# 17.12 Going round in circles

Before you read this, I suggest you read posts 17.4 and 17.11. In the picture above, the point P is moving in a circular path around the point O. In a time-interval, Δt, it moves from P to P’, and sweeps out an angle Δθ. (In this post the symbol Δ, the Greek letter capital… Continue reading 17.12 Going round in circles

# 17.11 Measuring angles

Before you read this, it might be useful to read post 16.7. The most common way to measure angles is to divide a complete revolution (for example, of a wheel) into 360 degrees, usually written as 360o. Then a right-angle is a quarter of a revolution, 360o/4 = 90o. Another way is to divide a… Continue reading 17.11 Measuring angles

# 17.10 Torque – using a spanner

Before you read this, I suggest you read post 16.50. Let’s suppose we want to use the (grey) spanner to loosen the (red) nut, in the picture above. We apply a force, F, that makes an angle θ with the axis of the spanner at a distance L from the axis around which the nut… Continue reading 17.10 Torque – using a spanner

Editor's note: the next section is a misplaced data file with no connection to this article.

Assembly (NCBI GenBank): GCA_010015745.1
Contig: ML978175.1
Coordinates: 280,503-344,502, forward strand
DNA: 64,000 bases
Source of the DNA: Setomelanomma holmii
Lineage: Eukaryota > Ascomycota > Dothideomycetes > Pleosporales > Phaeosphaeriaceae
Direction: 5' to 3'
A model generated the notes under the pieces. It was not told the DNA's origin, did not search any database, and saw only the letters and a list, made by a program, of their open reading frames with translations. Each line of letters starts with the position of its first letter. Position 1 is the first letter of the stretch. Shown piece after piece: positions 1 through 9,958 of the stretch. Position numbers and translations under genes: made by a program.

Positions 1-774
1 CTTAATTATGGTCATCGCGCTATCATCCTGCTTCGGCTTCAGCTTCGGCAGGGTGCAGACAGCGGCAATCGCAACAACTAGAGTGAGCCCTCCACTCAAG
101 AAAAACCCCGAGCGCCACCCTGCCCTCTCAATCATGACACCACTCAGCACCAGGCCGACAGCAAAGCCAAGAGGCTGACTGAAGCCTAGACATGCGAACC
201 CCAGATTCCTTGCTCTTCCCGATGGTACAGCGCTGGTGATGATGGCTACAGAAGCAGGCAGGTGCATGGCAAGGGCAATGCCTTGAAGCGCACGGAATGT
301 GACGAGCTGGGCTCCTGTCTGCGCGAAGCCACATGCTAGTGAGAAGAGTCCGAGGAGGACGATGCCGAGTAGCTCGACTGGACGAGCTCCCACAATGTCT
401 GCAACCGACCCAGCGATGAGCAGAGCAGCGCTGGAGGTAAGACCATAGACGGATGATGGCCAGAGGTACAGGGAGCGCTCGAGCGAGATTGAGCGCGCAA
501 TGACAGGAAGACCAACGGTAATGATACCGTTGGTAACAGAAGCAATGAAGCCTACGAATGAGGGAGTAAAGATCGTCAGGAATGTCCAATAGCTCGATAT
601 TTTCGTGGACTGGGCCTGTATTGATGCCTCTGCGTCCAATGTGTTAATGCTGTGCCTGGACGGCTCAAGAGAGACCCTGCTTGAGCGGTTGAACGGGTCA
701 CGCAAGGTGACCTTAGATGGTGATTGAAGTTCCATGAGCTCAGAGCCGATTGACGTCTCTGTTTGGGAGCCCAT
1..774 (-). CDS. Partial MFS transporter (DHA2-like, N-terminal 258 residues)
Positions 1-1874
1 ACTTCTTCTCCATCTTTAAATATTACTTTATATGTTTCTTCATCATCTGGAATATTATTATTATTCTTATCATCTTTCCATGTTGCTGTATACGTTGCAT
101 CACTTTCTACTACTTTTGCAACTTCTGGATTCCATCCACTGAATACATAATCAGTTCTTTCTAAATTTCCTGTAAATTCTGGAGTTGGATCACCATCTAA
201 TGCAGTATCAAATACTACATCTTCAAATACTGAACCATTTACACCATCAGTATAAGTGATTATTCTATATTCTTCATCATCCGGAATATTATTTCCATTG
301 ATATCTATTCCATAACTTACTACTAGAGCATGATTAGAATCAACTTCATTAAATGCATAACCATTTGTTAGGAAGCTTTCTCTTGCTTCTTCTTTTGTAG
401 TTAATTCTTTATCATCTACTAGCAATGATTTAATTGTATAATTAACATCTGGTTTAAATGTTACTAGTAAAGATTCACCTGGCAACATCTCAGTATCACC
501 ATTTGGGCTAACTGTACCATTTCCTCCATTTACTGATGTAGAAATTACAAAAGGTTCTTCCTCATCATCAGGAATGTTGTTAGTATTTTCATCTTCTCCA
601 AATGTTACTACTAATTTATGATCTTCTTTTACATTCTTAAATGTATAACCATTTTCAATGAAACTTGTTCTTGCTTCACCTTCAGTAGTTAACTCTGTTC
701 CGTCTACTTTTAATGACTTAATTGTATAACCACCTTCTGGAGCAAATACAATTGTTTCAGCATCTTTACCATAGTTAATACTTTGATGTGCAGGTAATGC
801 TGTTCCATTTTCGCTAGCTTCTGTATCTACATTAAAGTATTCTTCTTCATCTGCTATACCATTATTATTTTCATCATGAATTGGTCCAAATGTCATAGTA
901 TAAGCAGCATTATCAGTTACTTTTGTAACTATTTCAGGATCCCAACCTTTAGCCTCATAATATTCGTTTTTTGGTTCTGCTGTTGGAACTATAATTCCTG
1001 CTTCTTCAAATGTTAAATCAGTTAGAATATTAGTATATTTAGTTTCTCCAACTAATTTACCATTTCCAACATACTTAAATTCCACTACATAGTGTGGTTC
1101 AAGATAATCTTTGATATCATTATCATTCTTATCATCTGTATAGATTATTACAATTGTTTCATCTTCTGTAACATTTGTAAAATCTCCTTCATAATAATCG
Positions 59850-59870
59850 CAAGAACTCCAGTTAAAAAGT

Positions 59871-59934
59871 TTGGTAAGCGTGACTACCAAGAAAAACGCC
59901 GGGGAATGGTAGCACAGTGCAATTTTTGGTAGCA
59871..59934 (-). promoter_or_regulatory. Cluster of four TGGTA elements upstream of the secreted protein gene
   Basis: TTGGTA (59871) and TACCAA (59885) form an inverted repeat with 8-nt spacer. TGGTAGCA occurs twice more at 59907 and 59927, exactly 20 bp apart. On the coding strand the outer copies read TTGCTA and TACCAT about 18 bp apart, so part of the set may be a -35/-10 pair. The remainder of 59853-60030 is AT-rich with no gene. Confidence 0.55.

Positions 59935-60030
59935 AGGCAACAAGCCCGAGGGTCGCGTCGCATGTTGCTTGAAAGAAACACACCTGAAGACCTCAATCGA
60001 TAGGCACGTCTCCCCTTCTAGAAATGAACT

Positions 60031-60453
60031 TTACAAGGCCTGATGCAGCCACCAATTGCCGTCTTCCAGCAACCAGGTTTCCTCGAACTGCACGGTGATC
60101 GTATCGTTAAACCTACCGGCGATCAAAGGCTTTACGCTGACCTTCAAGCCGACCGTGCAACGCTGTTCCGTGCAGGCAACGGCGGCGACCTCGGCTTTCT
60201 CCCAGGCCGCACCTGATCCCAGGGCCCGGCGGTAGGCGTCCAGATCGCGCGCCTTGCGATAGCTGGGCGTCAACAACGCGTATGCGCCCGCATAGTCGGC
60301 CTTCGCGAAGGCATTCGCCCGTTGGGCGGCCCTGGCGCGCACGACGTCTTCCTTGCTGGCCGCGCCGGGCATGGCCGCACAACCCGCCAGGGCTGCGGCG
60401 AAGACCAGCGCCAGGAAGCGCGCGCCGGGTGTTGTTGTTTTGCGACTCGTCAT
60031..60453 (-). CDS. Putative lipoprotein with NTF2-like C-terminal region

# 17.9 Scientists believe that…

Have you ever read the phrase, “Scientists believe that…”, or has anyone ever said it to you? What does it mean? I think it means that something is supposed to be too difficult for you to understand but somebody in authority believes it – so you ought to believe it too! Fortunately, science doesn’t work… Continue reading 17.9 Scientists believe that…